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The fox that bit Rep. Ami Bella and at least seven people in Washington, D.C., on Tuesday, has been euthanized and tested positive for the rabies virus, Fox News reported.
Health experts told Fox News that anyone bitten by an animal must seek immediate medical attention and, if possible, have the animal tested for rabies.
The Centers for Disease Control and Prevention said in its report website Rabies is a deadly disease caused by a virus. It affects the central nervous system, which consists of the brain and spinal cord. Once symptoms of rabies appear, the disease is “almost always fatal”, the federal health agency said.
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Dr. Fred Davis, deputy director of emergency medicine at the Northwell Health System in Long Island, N.Y., told Fox News that rabies is a deadly disease and that individuals should seek treatment immediately after being bitten or scratched by a wild animal. Victims of bites should be treated before symptoms of illness, which can include fever, headache and excessive salivation, Davis said.
In addition to fever and headache, early symptoms of the virus can include weakness or discomfort and a tingling or itching sensation at the site of the bite, according to the CDC. The health organization also said that the disease progresses, “within a few days, the infected person becomes anxious, confused and agitated. As a person becomes more ill, they may become delirious, hallucinatory and unable to sleep. , unable to swallow or quench their thirst. Their thirst. »
In severe cases, a person may exhibit hydrophobia, a “fear of water” that is triggered by the extreme pain a patient experiences when trying to swallow liquids, including water, some health experts told Fox News. and saliva.
Davis told Fox News, “Rabies is a virus that is transmitted through the saliva of an infected animal. This usually occurs through a bite or contact of an infected animal’s saliva with an open wound.
Davis also said: “If you are bitten by an unfamiliar animal, especially if that animal is behaving erratically (a nocturnal animal during the day) or a dog that cannot monitor unusual behavior, then you should seek emergency care.”
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The CDC says the virus is primarily found in wild animals such as raccoons, skunks, bats and foxes. Globally, people commonly contract rabies through dog bites, the CDC says on its website.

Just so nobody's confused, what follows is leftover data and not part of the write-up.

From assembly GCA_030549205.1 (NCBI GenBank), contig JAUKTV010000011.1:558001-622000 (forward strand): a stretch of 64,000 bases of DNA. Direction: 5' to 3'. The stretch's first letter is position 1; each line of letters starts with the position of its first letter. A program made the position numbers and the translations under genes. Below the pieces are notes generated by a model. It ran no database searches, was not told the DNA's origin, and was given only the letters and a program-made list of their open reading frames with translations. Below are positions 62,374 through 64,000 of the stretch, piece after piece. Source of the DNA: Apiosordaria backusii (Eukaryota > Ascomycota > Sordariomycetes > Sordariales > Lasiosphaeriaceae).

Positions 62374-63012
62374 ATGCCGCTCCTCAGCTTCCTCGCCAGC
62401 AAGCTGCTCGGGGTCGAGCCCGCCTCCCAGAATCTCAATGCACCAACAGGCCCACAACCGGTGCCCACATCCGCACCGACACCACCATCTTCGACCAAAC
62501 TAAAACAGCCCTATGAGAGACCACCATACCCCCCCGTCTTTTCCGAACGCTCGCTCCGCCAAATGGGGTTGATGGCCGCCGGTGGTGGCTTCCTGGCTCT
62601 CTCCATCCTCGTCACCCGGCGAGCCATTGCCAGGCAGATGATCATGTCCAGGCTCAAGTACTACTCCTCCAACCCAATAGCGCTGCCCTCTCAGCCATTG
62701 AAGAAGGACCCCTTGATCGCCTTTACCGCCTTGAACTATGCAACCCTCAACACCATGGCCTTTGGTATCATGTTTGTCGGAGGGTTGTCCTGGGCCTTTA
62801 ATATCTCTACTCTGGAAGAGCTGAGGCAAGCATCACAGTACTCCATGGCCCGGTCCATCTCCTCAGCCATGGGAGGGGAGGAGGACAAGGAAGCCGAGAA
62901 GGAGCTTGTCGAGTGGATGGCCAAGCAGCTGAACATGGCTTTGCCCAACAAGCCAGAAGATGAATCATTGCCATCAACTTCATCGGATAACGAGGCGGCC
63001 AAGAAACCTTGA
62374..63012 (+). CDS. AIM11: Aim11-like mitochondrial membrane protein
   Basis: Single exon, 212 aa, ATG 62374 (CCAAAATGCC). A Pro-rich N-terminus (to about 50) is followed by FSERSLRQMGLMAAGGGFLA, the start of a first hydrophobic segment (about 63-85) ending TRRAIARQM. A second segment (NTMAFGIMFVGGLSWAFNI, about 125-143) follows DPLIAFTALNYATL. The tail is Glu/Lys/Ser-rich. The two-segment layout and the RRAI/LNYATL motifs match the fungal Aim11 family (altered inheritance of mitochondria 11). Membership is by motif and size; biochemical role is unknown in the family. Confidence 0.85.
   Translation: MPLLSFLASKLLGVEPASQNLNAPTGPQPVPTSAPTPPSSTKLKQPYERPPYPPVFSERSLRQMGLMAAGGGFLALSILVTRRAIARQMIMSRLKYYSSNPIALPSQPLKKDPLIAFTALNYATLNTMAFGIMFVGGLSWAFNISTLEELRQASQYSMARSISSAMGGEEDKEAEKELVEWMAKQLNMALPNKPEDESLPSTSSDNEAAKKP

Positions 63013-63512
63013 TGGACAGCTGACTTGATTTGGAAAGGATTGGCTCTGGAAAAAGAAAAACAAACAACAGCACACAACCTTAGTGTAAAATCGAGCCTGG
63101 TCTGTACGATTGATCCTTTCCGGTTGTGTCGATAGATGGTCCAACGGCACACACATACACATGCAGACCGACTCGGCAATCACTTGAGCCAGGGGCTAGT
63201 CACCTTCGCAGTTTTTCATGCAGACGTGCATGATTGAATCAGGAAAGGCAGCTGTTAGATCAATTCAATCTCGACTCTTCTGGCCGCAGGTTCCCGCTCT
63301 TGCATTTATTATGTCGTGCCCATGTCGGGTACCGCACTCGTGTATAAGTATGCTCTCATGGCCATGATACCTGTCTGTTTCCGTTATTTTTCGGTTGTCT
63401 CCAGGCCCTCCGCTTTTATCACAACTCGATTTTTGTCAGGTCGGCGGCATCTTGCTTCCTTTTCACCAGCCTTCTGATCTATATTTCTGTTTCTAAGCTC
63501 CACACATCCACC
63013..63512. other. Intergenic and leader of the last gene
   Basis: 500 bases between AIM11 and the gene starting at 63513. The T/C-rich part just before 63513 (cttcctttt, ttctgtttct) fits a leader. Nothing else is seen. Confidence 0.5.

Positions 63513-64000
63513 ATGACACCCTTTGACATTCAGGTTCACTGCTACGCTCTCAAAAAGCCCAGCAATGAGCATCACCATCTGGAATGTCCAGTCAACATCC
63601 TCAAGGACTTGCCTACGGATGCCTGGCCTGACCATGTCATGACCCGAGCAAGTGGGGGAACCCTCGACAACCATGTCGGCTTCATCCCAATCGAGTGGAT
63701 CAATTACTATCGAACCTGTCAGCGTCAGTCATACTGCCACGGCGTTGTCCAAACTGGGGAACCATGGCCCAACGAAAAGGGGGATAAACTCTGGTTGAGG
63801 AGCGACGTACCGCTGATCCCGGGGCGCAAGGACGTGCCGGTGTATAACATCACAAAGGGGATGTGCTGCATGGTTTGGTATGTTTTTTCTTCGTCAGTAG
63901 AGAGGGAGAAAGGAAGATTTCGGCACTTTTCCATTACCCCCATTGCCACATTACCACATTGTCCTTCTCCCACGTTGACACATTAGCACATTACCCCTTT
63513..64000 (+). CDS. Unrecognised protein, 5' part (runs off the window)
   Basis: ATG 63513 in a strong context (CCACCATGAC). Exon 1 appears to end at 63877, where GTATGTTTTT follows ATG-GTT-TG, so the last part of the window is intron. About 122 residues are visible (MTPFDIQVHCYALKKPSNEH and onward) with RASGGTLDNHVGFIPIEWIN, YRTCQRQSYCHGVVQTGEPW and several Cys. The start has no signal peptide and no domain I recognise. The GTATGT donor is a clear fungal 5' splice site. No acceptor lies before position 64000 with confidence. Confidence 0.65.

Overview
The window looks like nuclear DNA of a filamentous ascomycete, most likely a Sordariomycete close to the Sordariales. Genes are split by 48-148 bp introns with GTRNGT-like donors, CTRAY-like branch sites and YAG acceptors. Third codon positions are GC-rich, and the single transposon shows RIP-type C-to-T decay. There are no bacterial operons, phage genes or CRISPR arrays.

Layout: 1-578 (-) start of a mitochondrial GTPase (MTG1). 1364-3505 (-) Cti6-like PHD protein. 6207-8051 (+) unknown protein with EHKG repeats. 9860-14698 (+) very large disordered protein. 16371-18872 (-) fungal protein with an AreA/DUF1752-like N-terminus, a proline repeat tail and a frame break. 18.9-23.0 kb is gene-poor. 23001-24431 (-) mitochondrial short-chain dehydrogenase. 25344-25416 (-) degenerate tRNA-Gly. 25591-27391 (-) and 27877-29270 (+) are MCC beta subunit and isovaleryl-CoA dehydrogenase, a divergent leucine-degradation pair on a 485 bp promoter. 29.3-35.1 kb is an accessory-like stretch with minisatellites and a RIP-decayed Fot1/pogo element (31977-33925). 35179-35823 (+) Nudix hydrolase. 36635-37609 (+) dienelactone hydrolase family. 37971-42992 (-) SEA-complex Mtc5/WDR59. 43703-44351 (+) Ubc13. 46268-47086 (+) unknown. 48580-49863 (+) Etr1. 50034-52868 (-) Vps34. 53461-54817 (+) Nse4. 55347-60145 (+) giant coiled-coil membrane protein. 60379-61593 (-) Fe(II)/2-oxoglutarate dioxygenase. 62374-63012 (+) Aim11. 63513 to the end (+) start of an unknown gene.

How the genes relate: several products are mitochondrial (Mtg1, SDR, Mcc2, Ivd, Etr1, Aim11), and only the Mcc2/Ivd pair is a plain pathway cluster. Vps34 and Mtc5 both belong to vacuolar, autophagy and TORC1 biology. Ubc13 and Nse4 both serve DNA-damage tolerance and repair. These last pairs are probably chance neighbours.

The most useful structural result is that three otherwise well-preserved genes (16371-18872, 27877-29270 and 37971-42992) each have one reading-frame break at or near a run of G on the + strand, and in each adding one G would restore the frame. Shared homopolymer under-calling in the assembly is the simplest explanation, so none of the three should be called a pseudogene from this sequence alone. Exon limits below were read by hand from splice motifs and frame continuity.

Initial treatment typically involves cleaning the wound and then treating the individual with PEP, post-exposure prophylaxis (PEP), Davis said.
Post-exposure prophylaxis consists of one dose Human Rabies Immunoglobulin (HRIG) and Rabies Shot Administer on the day of exposure to rabies. Another dose of the vaccine is given on days 3, 7 and 14 after the bite, according to the CDC website.
“Post-exposure prophylaxis (PEP) should always include co-administration of HRIG and rabies vaccine for individuals who have never received a rabies vaccine before,” the CDC said, noting that “combination of HRIG and vaccine for bite and non-bite exposures is recommended. Regardless of the time interval between exposure and initiation of treatment. »
The CDC is also warning travelers who have been bitten by animals abroad to return to the U.S. or elsewhere for treatment because rabies vaccines and medications are not available anywhere in the country.
Dr. Robin Sturtz, director of the Veterinary and Veterinary Technology Program at Long Island University in New York, told Fox News that rabies is a serious problem when it comes to animal bites. “Without treatment, the number of rabies survivors will be minimal. »
Animals with advanced rabies often appear restless and disoriented, Sturtz told Fox News. Stewarts also said that nocturnal animals such as raccoons that carry the virus will appear during the day, even approaching humans. The best advice, Sturtz said, is to stay away from wild animals, call an animal control center, and admire them from a distance. She also stressed the need for pet owners to vaccinate their dogs and cats against rabies.
Sturtz also talked about the concept of “bubbling in the mouth” of animals with rabies. The veterinarians explained to Fox News that the animals were not necessarily “blistering their mouths,” but drooling. The virus attacks an animal’s nervous system, and it can’t swallow saliva, so the animal starts drooling, leading to the description, Sturtz said.
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To protect you from rabies, CDC The following advice is offered on their website:
Avoid animals when traveling
- Do not touch dogs, puppies or other animals. This applies to stray animals and pets. Not all countries require pets to be vaccinated against rabies. Even healthy-looking animals can transmit rabies.
- Supervise children closely, especially around dogs and puppies, cats and kittens, and wild animals.
- Watch carefully if you are traveling with pets. Do not let it be around other local pets or wildlife.
- Avoid bringing animals back to the United States. Dogs and cats can get rabies, but symptoms don’t appear until days or months later.If you decide to bring animals to the U.S., be aware CDC and USDA Animal import regulations.
- If you will be working with animals, please bring and wear appropriate protective equipment.